This is what the Apostle Paul was emphasizing in First Corinthians 10:6, when he spoke of the bodies of Israel’s forefathers being scattered over the desert. He said, “Now these things occurred as examples to keep us from setting our hearts on evil things as they did.”  He lists four ways in which they grieved the heart of God.

They committed idolatry and sexual immorality.  They tested the Lord. They also grumbled against God.

Verse 11 says, “These things happened to them as examples and were written down as warnings for us.”  If we heed the warnings of history, we can make better choices in the present that will make an impact on people’s lives for the future, including our own lives. The key is to be guided by Jesus and not by selfish desires.  That is one of the lessons that we can learn from history.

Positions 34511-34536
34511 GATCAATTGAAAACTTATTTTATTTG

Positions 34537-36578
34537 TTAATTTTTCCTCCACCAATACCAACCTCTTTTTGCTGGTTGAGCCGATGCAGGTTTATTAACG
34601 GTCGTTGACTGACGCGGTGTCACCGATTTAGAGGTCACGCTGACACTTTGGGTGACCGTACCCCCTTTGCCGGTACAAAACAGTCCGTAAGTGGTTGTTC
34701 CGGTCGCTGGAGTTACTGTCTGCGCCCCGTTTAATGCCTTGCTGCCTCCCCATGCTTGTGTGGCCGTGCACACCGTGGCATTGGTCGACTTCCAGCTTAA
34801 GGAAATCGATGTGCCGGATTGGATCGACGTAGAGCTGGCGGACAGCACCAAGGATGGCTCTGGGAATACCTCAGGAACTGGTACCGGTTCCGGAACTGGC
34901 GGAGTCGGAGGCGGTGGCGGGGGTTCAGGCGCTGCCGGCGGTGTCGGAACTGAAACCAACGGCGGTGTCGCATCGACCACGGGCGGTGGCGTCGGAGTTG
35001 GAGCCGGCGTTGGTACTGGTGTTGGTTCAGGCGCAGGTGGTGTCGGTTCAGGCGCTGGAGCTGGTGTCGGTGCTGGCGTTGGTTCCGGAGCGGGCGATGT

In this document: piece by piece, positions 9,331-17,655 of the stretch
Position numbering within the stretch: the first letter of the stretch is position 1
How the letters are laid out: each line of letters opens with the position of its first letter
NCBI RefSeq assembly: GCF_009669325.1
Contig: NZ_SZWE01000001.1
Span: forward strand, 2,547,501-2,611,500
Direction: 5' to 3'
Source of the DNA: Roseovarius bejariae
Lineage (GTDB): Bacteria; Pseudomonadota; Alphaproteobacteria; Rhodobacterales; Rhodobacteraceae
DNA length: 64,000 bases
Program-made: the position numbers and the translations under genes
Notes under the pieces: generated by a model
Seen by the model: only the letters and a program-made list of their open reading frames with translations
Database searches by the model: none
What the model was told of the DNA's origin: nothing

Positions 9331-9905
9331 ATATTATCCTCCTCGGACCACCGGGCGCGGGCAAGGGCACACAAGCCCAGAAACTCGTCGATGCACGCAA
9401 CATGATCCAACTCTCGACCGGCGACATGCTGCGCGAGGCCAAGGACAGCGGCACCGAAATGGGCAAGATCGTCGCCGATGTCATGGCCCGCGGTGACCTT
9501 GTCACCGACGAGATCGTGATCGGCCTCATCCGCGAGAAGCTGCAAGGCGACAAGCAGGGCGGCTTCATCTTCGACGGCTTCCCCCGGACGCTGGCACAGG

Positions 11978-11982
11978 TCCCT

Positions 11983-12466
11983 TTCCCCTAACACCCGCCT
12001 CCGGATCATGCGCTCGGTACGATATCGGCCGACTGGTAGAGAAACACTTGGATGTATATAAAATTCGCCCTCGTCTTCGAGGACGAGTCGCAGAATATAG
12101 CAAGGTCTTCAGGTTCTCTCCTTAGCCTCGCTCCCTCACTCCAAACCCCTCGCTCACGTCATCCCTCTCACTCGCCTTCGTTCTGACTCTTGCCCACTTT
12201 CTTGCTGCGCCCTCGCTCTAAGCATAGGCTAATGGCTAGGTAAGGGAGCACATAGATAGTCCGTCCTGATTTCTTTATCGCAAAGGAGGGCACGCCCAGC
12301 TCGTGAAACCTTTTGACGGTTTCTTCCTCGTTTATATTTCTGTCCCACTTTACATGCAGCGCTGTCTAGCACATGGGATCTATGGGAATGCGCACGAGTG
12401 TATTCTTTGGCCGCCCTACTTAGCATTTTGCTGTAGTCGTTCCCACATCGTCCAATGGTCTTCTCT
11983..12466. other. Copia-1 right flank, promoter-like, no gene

That’s today’s Mission Statement for representing Jesus in the world today. 

John Shirk

john@wjtl.com

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The Half Marathon Race

john : October 4, 2010 4:11 pm : John Shirk

JOHN SHIRK – This past weekend, I did something I never did before in my life. I ran 13.1 miles in a half marathon race.  I was glad to have a friend along with me. Radio Friend Phil and I jogged together for about eight miles before he eventually pulled away ahead of me.  However, he was within view most of the race, until I slowed down at the end.